1. (Digital) Citizenship in this changing world

Most of the above points have been positive in what we can take away from this period of remote learning, however I feel my last point is less positive.   For me the current crisis has highlighted ever more how short we are falling with preparing students to manage the digital world they have been born into.   Online safety in schools continues to fall short.   It doesn’t cover discussions of the potential impact of the data our lives leave strewn across the internet, the cyber security risks at home and as we use ever more apps and services, the potential implications of AI and machine learning or the potential for human behaviour to be influenced by targeted media, including not just fake news but also selective targeting of real news stories.   It also doesn’t cover the potential implications of viewing the world through posts of less than 255 characters or videos of 15 seconds or less, and how such a narrow view can lead to bias or events taken out of context.    The sudden shift to remote working and remote learning makes the need to address (Digital) citizenship learning with our students all the more urgent.


The last 3 months in lockdown and the resulting remote working and remote learning have been a roller coaster.   At the end of February and start of March things seemed normal with daily life experiencing its usual ebb and flow resulting from long established routines.    Then mid-March everything quickly changed and the world of learning and working remotely via online services took over.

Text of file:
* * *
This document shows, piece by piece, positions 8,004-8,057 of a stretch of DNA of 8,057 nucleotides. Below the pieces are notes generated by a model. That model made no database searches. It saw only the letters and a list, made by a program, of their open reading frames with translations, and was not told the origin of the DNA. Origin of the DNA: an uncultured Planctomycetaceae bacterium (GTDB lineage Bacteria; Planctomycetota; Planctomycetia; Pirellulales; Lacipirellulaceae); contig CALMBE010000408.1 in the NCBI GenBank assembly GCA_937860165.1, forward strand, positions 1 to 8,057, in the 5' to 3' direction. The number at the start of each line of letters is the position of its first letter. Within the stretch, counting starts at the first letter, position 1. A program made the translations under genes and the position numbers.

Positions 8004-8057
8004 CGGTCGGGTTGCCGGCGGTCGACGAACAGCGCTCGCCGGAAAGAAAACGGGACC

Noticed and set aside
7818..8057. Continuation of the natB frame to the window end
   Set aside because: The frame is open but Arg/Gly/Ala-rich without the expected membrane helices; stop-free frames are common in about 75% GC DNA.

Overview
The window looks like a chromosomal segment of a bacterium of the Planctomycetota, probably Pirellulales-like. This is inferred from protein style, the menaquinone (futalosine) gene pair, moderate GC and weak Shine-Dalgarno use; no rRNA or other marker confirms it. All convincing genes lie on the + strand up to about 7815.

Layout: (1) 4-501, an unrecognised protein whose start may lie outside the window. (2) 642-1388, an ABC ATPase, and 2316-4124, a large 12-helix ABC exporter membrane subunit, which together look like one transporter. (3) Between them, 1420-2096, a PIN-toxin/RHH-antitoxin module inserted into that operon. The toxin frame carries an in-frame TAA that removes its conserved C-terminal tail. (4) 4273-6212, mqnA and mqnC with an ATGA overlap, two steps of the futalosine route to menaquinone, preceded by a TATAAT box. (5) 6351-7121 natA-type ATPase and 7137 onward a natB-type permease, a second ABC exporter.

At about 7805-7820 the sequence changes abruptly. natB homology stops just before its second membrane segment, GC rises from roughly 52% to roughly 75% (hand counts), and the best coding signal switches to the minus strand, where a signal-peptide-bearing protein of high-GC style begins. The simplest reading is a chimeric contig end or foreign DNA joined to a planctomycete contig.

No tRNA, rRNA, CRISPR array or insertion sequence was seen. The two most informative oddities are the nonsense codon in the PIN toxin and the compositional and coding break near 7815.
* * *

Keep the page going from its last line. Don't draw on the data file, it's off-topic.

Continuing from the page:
My worry is that the return to “normal” could be equally swift and that in this we may lose some of the multitude of things we have learned during this hectic and challenging period of time.    The above highlights the 6 main learning points I currently am taking away from the last few months, however there are many other points which just didn’t make the cut.    I haven’t mentioned safeguarding, IT resilience, data protection, cyber security, online/remote learning pedagogy and many other possible take away points.

The last few months have seen a necessary momentum in relation to EdTech and online learning.   The key now is to grab the bits which matter most and sustain the momentum as things return to a new normal.





Author: garyhenderson2014

Gary Henderson is currently the Director of IT in an Independent school in the UK. Prior to this he worked as the Head of Learning Technologies working with public and private schools across the Middle East. This includes leading the planning and development of IT within a number of new schools opening in the UAE. As a trained teacher with over 15 years working in education his experience includes UK state secondary schools, further education and higher education, as well as experience of various international schools teaching various curricula. This has led him to present at a number of educational conferences in the UK and Middle East.